The Australian Institute of Architects is joining more than two dozen global built environment peak bodies and over 60 of the largest and most influential building industry firms around the world to challenge government leaders in the lead up to COP26.
Collectively these organisations represent more than one million building industry professionals worldwide and are responsible for over US$300 billion in global annual construction.
In a special Communiqué they call for a faster transition to net-zero emissions. Signatories to the Communiqué demonstrate their commitment to meet the Paris Agreement’s 1.5oC carbon budget and demand that governments do the same.
Spearheaded by US-based non-profit Architecture 2030, the group includes the American, British and Canadian Institutes of Architects together with corporate powerhouses across the architecture, landscape architecture, engineering, planning, and construction sectors.
National President of the Australian Institute of Architects, Tony Giannone, said globally, governments, companies, communities and individuals must all start responding to the climate crisis with the urgency that is so clearly required.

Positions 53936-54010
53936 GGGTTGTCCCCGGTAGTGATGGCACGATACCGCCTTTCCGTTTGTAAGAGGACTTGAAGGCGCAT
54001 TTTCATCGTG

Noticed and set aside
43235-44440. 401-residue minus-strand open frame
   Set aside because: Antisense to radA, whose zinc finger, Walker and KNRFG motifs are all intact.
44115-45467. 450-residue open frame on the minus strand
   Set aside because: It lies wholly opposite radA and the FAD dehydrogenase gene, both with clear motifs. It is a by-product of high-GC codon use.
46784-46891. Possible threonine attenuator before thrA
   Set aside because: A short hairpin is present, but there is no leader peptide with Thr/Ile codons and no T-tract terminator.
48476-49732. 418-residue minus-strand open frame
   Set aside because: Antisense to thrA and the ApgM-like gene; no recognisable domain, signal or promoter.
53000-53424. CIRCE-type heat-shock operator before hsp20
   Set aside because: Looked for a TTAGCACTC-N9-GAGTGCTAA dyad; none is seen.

“Architects have the capacity, and we believe the responsibility to be at the forefront of this action.
“The Institute is championing a transition to net-zero emissions in Australia’s built environment by 2030.
He said the products, materials and design expertise exist to make the shift; what is needed now is the will and determination to achieve it.
“It is imperative that Australia is not only represented at COP26 by our Prime Minister but that we embrace more ambitious emissions reductions targets as a nation.”
In 2021 the Institute achieved carbon neutral certification and is encouraging each of its more than 12,000 members to do the same.
For more information and the full list of signatories visit https://architecture2030.org